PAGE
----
Outright brutality through military rule was the preferred form of administering colonialism. Winship tried everything possible to stop the scheduled nationalist event, including using blatant gangster-type methods aimed to intimidate.
In this period of intense repression, the U.S. government, through Winship, sought to stamp out all nationalist sentiments and the self-identity of the colonized nation — especially its quest for independence and self-determination.
On that Palm Sunday morning, hundreds of people – women, children and men – gathered at the town plaza, in defiance of the colonial government’s wishes. Among those who assembled were women dressed in all white who gathered as Nurses of the Republic; the mostly youth comprised Cadets of the Republic — the para-military wing of the Nationalist Party was present in uniform, black shirts and white pants; church congregations and others also formed their contingents.
A Nationalist color guard in military formation unveiled the outlawed Puerto Rican flag. With clenched fists in the air, the crowd began to sing “La Borinqueña” — the original (revolutionary) version of the Puerto Rican national anthem, written by Lola Rodriguez De Tio.
At this point, the police had completely sealed off the area where the nationalist protest was gathering. With grenades, tear-gas bombs, carbine rifles and Tommy sub-machine guns, under the directions of Blanton Winship the police prepared for the bloody onslaught.
Once the crowd began to march, knowing that the mostly young participants were unarmed, the police did the unimaginable — they opened fire.
The barrage lasted about 13 minutes. The participants which included elderly and children helplessly attempted to escape the unexpected horror. People began to desperately run to save their lives from bullets flying everywhere. They screamed terrified witnessing the chaos and blood splattering bodies of compatriots who fell to the ground from gunshots wounds.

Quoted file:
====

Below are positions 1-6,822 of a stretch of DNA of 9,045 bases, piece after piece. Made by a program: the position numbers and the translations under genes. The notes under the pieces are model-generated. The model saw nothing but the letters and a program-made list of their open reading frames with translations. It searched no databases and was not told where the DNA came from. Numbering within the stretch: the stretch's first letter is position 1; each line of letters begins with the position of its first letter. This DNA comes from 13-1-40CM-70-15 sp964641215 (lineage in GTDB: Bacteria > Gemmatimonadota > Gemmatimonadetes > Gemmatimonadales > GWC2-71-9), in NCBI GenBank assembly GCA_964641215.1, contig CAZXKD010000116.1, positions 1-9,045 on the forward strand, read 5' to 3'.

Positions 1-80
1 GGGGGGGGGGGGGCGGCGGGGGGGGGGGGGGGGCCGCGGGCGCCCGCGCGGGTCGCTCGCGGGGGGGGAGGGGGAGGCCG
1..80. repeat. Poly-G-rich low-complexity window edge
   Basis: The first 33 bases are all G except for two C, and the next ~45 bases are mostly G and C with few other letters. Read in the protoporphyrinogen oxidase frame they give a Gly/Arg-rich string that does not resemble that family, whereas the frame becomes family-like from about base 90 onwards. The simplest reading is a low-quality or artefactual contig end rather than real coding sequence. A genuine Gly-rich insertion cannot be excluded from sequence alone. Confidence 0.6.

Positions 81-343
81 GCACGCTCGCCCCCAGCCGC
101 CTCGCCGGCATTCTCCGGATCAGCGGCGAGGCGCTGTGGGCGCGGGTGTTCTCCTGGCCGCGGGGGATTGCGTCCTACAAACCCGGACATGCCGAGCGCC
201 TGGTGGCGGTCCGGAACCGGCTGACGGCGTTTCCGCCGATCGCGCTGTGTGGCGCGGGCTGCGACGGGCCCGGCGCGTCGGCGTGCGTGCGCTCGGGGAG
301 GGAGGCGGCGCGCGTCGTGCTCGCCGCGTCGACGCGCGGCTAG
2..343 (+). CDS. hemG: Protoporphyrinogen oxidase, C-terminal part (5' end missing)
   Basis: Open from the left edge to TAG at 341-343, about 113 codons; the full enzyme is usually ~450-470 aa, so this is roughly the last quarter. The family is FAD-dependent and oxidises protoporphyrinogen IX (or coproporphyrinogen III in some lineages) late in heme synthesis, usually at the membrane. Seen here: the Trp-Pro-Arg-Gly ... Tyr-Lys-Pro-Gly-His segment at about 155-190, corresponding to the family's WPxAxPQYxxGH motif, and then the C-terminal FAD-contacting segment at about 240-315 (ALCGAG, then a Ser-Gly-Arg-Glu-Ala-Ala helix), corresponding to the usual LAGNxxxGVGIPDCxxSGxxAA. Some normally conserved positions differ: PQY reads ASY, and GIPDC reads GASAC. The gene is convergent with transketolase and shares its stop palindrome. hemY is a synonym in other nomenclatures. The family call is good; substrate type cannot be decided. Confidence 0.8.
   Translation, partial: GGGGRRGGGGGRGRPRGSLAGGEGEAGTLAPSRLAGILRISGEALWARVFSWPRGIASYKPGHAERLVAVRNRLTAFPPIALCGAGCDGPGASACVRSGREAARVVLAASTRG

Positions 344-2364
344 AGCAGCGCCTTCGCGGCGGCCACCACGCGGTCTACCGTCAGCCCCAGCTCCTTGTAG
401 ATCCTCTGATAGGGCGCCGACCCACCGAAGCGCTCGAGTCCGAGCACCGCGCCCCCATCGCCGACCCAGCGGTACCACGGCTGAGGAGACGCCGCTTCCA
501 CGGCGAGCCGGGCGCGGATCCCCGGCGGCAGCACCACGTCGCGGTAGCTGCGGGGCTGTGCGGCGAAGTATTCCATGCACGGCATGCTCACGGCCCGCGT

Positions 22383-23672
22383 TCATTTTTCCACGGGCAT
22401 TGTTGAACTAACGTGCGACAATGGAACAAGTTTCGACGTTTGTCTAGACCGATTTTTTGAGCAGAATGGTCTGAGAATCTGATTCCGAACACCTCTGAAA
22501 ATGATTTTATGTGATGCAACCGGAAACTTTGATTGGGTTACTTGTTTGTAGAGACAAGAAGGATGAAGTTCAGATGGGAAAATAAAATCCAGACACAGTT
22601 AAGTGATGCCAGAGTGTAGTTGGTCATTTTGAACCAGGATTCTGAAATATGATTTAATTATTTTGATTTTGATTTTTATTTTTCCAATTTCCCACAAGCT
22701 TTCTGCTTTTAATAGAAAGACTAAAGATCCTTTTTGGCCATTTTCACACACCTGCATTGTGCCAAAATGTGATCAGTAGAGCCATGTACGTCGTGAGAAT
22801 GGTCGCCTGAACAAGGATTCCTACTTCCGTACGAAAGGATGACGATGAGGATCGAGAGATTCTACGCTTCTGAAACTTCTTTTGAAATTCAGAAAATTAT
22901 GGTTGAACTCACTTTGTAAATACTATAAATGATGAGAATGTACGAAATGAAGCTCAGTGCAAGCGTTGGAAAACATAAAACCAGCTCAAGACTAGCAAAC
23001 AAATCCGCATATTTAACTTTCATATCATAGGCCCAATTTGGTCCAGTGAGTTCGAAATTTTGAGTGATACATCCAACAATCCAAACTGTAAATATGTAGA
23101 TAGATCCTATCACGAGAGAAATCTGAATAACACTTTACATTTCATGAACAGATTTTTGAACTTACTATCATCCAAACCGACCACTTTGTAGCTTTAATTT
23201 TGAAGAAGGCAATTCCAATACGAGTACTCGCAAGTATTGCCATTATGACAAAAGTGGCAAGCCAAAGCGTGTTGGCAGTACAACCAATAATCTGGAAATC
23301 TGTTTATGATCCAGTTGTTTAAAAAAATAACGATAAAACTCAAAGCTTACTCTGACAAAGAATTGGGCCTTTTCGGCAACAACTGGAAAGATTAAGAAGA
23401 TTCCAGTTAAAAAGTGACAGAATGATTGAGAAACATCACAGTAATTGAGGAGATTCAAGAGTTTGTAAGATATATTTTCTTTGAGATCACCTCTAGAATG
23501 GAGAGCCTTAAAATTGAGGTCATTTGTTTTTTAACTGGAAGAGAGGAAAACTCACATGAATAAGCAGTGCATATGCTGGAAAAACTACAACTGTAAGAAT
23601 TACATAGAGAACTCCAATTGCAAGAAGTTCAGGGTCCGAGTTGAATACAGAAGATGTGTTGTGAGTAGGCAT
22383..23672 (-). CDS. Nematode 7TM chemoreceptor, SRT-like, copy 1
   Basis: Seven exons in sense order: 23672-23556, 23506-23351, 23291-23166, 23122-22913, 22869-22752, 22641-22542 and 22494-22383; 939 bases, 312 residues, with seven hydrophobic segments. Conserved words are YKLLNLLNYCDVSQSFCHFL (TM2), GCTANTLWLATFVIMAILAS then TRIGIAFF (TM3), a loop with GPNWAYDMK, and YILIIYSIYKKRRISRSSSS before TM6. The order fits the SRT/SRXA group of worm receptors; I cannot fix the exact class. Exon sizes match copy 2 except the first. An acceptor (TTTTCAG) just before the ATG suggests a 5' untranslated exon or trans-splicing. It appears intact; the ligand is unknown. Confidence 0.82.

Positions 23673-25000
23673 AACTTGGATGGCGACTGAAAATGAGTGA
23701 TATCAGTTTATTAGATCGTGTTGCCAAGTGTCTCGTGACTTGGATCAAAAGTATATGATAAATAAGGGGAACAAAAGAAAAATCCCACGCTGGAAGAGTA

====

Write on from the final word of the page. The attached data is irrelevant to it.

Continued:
When the shooting ended, 21 people had been killed and over 200 wounded. The American Civil Liberties Union investigated the tragedy. It was concluded by forensic investigation that those who died were shot in the back. The event brought sadness and shock throughout Puerto Rico. The funeral procession for the martyrs was one of the largest in the country’s history — about 20,000 people attended.
The cruelty of the Ponce Massacre sheds light on the many heinous acts committed by the U.S. in Puerto Rico. Destruction, death, plunder and rape are the trademarks of colonialism. U.S. rulers perceive Puerto Ricans as expendable; let us not forget how modern times Washington officials allowed 4,743 Puerto Ricans to die from neglect, following the devastation of Hurricane Maria.
“It was love for the freedom of our homeland — Puerto Rico,” Nationalist iconic figure Doña Isabel Rosado once said, “that gave strength to the martyrs of Ponce. Nothing in this world is more powerful than this emotion — not even the guns of the colonial assassins.”
And it is precisely this emotion that worries U.S. colonialism even to this day — an emotion that will prove fatal to them when the Puerto Rican masses eventually rise up to avenge the Ponce Massacre.
Changing the form of colonial rule
The nationalist movement that rose up in the first half of the 20th Century compelled the U.S. colonizers to change their methods of subjugating the people of Puerto Rico. Long after the Ponce Massacre, decades later into the present day, the U.S. colonizers became more sophisticated in their methods of domination.
By 1952, Washington, DC allowed some semblances of democracy, in an attempt to fool the people with illusions of self-determination and to disguise the exploitative nature of the colonial relationship before the eyes of the world.
The U.S. colonizers developed such a confidence in their new tactics of colonizing that they became willing to allow individuals of Puerto Rican origin, like the notorious Luis Muñoz Marin, to serve on the highest levels of government — as in years later — the U.S. House of Representative and Supreme Court.
The rulers have no problem granting Puerto Ricans visibility — what they have problems with is granting Puerto Ricans political power, that is, the right to independence. And because freedom is never granted from the “goodness” of an oppressor, it will require a revolutionary mass movement to obtain it.
The U.S. empire is more vulnerable than what most people realize; it has brought on itself enemies in all parts of the globe. We should feel assured that Boricuas will rise up in rebellion and win the historical struggle for independence. On that glorious future moment Puerto Ricans will make their contribution to the worldwide defeat of U.S. imperialism.